I’ve been watching the supply chain cascade issues for several weeks. Ports are backed up across America, the cost of a shipping container from China has gone on average from $4000 to $19,000, and there is a national shortage of truckers to get goods moved even if they reach American shores. If you are interested in the topic and the possible impacts, my favorite site for preparedness The Prepared has a synopsis without the panic or bullshit.
I reached out to my mom suggesting to her if she had any major purchases or repairs to do so now. She’s been intending to get the shocks replaced on her husband’s truck and moved up the appointment to get it scheduled today. I went through my various preparations for emergencies and realized I was in very good shape. Maybe I could upgrade a pair of boots or consider a new winter parka to upgrade from Uniqlo to LL Bean.
But there just wasn’t much I needed to do. If we had food, fuel, or medication shortages or delays like Britain is experiencing, I am prepared for that. I’m not in a place where I can sustain a full civilization collapse (I haven’t convinced my husband to move to a homestead yet), but I’d definitely be fine if we had a month or two of cascade issues. I am thinking of scenarios like a big winter storm knocking out the power grid and impacting downstream systems like water treatment. Or I-70 gets blocked for a week or two and we have shortages at stores because truckers cannot get over the pass. I mention those two because both happened this year calendar year. These issues are it as rare as you think.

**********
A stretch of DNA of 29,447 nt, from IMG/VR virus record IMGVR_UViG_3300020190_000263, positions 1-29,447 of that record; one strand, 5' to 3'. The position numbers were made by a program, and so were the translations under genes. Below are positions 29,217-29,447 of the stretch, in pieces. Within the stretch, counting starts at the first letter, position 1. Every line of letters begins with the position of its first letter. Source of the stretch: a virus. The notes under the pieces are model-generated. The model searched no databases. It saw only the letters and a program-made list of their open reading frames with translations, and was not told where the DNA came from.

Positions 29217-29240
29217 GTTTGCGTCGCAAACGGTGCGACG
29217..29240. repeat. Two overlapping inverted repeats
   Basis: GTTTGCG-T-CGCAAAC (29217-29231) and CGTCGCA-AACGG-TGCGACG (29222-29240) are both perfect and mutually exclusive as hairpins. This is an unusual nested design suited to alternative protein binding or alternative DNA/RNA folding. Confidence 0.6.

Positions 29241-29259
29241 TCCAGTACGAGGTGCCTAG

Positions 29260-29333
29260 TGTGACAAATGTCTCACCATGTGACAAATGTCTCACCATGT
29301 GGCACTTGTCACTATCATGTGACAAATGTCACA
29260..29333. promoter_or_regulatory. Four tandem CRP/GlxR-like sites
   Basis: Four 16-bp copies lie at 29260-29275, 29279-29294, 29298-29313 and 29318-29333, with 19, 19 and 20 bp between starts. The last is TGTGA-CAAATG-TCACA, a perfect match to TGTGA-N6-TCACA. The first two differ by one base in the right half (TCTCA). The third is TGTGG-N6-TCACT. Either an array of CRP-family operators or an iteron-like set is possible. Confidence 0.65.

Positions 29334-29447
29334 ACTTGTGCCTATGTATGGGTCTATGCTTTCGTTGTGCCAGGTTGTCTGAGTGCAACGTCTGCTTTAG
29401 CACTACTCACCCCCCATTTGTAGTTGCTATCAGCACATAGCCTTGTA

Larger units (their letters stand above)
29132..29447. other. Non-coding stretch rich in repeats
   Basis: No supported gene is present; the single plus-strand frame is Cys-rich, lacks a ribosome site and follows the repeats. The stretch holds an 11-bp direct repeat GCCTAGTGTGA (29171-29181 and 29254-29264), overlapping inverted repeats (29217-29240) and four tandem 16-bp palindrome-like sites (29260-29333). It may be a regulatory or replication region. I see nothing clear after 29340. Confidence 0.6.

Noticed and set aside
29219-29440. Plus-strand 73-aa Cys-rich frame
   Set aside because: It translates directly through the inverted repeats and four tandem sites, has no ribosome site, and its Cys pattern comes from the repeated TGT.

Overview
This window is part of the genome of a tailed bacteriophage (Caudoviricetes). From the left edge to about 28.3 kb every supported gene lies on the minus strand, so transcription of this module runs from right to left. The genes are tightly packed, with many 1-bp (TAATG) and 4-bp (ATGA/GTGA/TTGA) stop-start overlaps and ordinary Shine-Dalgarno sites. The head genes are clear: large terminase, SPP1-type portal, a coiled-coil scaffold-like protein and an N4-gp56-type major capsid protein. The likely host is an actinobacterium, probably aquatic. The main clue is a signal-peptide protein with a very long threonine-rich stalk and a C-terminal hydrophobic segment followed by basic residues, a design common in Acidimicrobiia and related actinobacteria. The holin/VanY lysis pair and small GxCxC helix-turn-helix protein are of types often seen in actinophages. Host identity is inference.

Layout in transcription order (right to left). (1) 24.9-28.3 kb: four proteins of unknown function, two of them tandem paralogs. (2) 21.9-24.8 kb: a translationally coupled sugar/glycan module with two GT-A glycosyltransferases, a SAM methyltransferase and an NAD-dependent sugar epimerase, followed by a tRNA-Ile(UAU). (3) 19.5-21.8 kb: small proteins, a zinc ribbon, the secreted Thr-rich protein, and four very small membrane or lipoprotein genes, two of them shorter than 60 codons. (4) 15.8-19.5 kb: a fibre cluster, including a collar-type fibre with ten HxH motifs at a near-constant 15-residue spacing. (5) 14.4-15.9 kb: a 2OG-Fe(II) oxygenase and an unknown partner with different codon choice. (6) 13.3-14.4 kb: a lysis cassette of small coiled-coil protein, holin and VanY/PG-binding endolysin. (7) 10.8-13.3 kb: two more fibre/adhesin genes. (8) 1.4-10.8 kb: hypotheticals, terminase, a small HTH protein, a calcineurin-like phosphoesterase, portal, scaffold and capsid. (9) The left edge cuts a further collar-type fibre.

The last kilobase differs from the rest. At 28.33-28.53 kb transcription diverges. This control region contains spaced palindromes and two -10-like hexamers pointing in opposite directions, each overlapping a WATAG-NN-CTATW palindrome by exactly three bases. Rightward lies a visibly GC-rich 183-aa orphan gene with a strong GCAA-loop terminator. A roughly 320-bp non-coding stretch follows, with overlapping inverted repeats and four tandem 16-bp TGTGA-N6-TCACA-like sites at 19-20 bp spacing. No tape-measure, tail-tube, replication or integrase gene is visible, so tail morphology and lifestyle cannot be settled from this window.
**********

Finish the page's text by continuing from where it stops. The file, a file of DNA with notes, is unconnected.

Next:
And it struck me how incredibly lucky I am that I can consider something like a supply chain crunch and rather than struggle to afford things like a car repair or a winter coat I can simply buy them. The privilege I have to be a prepper (or a doomer) is significant. And I really genuinely don’t think that should be the case.
America makes big claims to exceptionalism but we regularly have disasters that make us look like we’ve barely achieved a stable economy with functional infrastructure. So if you can prepare for a disaster please do so. The life you save may be your own. But in reality it’s probably more likely to be your neighbors. And we owe it to each other to take the strain off the system so when a disaster hits so we can do better together.